Going back at least to 1976, when Jimmy Carter was elected, no president-elect has waited so long after the election was decided to speak to reporters. Most did it within the first three days. Trump was elected 10 days ago.
Aides say the public will not have to wait much longer.
“I’m sure he will do one very soon,” Trump spokeswoman Hope Hicks told CNNMoney in an email. “Obviously it would be good to have some news to share as most of the questions will be speculative regarding cabinet appointments, etc., but we look forward to having a news conference in the near future.”
But he has not held a news conference to field questions from other reporters, who would almost certainly ask about reports of a rocky transition, Cabinet appointees and the many potential conflicts of interest posed by Trump’s business interests around the world.
The president-elect plans to travel to Bedminster, New Jersey, where he owns a golf club, on Friday and spend the weekend there, a spokesman said.
In the week and a half since he defeated Hillary Clinton, Trump has shown a willingness to ignore political norms.
He has twice traveled without the journalists assigned to cover him. The so-called press pool serves as the public’s eyes on the president, monitoring his movements and whereabouts.
On Tuesday evening, after Hicks told the journalists there would be no further news or travel for the day, Trump took his family out to eat. Reporters only learned about it when a financial journalist who happened to be in the restaurant tweeted a picture.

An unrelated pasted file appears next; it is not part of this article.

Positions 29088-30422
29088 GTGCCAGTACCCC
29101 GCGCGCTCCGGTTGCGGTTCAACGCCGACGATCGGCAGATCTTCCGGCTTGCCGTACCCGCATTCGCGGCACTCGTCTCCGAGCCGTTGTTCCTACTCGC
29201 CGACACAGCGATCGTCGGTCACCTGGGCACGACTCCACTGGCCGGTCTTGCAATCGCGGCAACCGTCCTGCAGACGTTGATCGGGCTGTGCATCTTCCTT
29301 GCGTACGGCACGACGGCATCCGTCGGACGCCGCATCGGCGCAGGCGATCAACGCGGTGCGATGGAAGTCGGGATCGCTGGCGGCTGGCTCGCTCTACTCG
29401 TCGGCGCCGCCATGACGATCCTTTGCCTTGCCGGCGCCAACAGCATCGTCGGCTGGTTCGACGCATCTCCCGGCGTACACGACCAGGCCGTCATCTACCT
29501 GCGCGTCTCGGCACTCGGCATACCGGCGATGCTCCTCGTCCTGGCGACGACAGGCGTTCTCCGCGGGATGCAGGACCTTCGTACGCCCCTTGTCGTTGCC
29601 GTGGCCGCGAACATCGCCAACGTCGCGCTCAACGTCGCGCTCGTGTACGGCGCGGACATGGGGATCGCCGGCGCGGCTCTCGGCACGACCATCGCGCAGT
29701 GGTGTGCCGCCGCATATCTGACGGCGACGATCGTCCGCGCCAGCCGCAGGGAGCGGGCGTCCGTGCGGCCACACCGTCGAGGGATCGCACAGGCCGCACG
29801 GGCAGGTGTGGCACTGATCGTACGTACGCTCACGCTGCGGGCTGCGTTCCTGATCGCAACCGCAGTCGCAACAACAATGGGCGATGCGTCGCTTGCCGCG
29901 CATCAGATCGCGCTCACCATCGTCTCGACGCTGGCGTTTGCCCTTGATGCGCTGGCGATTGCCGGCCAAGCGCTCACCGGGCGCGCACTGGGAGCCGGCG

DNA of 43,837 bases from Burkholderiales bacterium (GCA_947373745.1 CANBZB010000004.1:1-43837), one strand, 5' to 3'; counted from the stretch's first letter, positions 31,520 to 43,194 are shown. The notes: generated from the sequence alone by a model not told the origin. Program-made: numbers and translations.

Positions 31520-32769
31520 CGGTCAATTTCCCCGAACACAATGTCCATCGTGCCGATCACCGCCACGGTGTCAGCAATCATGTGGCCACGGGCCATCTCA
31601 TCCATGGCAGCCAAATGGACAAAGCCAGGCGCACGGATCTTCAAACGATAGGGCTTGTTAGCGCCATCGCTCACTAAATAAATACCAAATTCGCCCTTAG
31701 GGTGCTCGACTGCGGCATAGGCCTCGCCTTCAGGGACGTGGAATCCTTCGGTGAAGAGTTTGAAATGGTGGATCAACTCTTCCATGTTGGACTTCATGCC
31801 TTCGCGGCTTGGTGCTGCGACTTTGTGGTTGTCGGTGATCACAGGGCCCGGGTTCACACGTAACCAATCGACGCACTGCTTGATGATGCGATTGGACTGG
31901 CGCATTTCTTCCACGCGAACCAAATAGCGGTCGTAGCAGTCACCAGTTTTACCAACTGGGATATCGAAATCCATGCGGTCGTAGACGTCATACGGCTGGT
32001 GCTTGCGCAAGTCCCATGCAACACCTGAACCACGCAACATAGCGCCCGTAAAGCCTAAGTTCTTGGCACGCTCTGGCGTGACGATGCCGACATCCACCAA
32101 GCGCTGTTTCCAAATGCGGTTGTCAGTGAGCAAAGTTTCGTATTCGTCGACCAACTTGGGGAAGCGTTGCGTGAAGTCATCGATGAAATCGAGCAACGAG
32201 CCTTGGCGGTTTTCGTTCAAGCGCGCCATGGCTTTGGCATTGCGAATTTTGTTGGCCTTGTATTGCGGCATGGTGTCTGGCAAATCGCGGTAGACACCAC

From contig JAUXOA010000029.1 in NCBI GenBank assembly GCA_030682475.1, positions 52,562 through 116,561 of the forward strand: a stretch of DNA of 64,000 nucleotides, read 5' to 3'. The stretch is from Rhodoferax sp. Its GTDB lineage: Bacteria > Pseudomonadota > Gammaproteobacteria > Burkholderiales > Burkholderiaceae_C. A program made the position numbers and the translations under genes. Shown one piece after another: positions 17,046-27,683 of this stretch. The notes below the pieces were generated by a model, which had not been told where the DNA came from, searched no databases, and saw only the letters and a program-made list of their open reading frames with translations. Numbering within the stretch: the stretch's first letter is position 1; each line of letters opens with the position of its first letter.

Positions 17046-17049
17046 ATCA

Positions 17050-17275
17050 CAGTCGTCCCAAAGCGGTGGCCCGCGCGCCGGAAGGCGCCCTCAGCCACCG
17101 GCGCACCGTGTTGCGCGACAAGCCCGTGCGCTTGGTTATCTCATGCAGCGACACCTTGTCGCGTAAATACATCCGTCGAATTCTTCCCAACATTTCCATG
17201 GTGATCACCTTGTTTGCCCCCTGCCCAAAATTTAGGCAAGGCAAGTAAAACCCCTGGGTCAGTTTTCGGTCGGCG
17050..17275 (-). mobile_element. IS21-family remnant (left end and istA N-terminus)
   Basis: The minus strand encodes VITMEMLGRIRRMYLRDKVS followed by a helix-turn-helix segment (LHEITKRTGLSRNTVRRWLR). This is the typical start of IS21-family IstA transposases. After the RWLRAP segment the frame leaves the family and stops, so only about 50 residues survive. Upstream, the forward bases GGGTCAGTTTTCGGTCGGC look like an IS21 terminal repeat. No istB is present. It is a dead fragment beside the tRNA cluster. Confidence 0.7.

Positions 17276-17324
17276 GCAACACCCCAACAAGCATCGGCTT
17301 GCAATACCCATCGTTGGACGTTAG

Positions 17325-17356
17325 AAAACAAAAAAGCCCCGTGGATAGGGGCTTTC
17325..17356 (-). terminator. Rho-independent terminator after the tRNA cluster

The White House Correspondents Association called the evasion “unacceptable.”
In 2012, Obama, who was already in office, gave a news conference eight days after his re-election. And in 1992, President-elect Bill Clinton waited nine days to take questions from reporters. Most presidents-elect in recent history have done so sooner.
In 2008, the newly elected Obama called a press conference three days after the election and vowed to “confront this economic crisis head on.”
In 2000, President-elect George W. Bush took questions three days after the Supreme Court decided Bush vs. Gore.
Here are the dates for post-election news conferences in recent history, compiled from news accounts and transcripts posted by the American Presidency Project at the University of California, Santa Barbara:
2012: Barack Obama, November 14, eight days after the election
2008: Obama, November 7, three days after the election
2004: George W. Bush, November 4, two days after the election
2000: Bush, December 15, three days after Supreme Court ended the race
1996: Bill Clinton, November 8, three days after the election
1992: Clinton, November 12, nine days after the election
1988: George H.W. Bush, November 9, one day after the election
1984: Ronald Reagan, November 7, one day after the election
1980: Reagan, November 6, two days after the election
1976: Jimmy Carter, November 4, two days after the election